Women's Finance

Making ‘working from home’ actually work

How to make working from home really work for you and your business.

2050 0

Working from home: It’s nice, but when it’s school holidays, and there’s more things happening, how do you make it work without getting distracted?

The key is to tackle any possible problems before they arise. Here’s a full list of them and making it work for you.

Convenience – this is the greatest benefit of working from home, but it’s also the greatest downside. You need to be strict with yourself and set some clear ‘working hours’ and stick to them.

Family, friends and kids – this is a big one. Caring for children when you don’t have support, is like accepting phone calls from friends and family when you are meant to be working – it can all be incredibly distracting. Be upfront with loved ones, and where you can organise support or childcare, or even consider working more flexible hours to get things done if help isn’t an option.

Household distractions

“Working from home: It’s so easy to get caught up with household chores and admin during your work day.”

Working from home gets you away from many office distractions, so make the most of it and don’t substitute them with household ones. It’s also a good idea to put your phones on the “do not call” register and put a “no salespeople” sticker on your letterbox or door.

Lack of commuting – not having to travel to work saves time that can be dedicated to other things, however some people enjoy commuting (it may be the only time they’re on their own), and use it as their ‘downtime’ or chance to debrief after a tough day.

If you’re one of those people, schedule some ‘commuting time’ into your day. It needn’t be before/after work, but chose a regular, convenient time that allows you to get away from the office each day. Go for a walk, head out for a coffee or simply sit outside and read a book.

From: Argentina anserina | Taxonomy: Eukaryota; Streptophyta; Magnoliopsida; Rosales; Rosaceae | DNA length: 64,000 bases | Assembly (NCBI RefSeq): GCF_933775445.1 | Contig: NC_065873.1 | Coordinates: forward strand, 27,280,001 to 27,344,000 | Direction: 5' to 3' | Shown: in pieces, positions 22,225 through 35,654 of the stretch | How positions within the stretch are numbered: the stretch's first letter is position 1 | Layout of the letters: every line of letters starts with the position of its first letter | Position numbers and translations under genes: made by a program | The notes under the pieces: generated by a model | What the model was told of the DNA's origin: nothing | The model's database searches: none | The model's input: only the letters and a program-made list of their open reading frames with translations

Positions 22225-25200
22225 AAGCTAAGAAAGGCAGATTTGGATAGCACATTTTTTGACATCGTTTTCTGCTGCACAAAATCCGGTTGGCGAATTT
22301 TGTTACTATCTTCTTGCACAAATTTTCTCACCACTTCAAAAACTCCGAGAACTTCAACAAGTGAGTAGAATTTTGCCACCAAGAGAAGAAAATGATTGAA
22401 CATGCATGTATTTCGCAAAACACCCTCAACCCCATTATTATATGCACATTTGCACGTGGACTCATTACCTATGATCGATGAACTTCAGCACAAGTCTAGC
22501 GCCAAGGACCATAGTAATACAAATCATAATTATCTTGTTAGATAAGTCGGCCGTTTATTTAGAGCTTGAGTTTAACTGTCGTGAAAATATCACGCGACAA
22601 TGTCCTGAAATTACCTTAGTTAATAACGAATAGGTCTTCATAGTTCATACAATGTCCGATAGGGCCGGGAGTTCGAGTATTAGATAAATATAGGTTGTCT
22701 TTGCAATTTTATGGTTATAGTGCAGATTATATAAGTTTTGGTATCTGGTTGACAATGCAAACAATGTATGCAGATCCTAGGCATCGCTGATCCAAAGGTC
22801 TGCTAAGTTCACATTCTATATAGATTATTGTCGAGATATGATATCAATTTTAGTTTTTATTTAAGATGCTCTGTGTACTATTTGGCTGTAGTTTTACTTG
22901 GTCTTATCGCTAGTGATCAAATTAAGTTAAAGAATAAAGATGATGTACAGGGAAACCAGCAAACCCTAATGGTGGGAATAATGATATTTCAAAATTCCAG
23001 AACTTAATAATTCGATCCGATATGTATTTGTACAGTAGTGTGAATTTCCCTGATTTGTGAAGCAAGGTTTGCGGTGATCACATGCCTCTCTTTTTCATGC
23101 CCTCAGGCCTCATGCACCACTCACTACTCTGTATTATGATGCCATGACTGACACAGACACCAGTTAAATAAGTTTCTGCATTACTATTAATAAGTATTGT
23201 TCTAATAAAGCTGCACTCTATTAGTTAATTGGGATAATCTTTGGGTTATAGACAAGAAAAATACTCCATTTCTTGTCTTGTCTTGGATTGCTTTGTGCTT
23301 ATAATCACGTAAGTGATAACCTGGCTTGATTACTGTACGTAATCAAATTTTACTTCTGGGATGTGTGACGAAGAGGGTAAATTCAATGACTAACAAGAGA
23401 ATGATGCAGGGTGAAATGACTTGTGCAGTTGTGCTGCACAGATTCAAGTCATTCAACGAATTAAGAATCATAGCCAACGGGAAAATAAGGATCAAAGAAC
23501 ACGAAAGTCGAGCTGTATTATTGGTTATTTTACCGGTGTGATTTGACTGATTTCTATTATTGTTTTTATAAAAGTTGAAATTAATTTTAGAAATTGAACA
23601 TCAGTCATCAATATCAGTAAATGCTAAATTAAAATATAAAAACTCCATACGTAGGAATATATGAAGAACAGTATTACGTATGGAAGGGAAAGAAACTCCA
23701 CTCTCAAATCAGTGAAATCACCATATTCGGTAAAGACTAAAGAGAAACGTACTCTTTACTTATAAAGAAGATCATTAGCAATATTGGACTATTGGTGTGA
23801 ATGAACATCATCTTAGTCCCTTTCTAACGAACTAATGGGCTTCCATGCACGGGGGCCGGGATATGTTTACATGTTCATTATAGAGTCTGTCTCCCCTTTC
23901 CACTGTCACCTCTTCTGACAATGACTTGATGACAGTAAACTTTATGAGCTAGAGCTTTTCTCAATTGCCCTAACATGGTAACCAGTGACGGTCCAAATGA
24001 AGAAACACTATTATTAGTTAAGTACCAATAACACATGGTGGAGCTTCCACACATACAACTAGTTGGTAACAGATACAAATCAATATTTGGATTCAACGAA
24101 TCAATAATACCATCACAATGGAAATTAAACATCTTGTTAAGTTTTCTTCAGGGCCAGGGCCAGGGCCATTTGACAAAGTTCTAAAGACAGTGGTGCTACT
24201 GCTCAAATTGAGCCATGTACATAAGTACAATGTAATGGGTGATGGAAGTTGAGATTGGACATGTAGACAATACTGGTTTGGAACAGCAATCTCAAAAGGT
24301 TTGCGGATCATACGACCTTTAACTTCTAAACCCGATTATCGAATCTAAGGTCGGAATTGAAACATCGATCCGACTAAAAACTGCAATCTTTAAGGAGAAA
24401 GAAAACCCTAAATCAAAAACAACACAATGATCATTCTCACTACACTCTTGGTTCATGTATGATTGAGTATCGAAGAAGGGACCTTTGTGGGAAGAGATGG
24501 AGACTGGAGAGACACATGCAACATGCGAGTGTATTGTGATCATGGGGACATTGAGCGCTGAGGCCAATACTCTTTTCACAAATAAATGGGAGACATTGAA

Out of sight, out of mind – Working away from colleagues can be isolating and can also have a detrimental effect on professional relationships. To alleviate this problem try to visit your employer on a regular basis – and don’t just make it a social call.

“Instead of a teleconference, attend some meetings in person, or schedule a weekly/monthly catch-up with your manager.”

Make sure that your manager is supportive of your working arrangement, commit to specific hours and times that you will be contactable and make it known that you’re still available for any ad hoc projects that may arise.

Ensure you answer calls and emails promptly.And don’t forget the social aspect – if you always went to Friday night drinks or monthly trivia nights, try and attend when you can. It will help maintain relationships and allow you to keep up-to- date with the ‘unofficial’ news and happenings.

Even though you’re working from home, your health and safety whilst doing so is still the responsibility of your employer. As such, they will have a say in the space you chose to work in.

Find out what your employer expects from your work environment before you set it up. There’s nothing worse than creating a space only to find that it doesn’t meet requirements (and therefore your employer does not allow you to work from home).

There may be paperwork involved and even regular checks from your employer – so be prepared.

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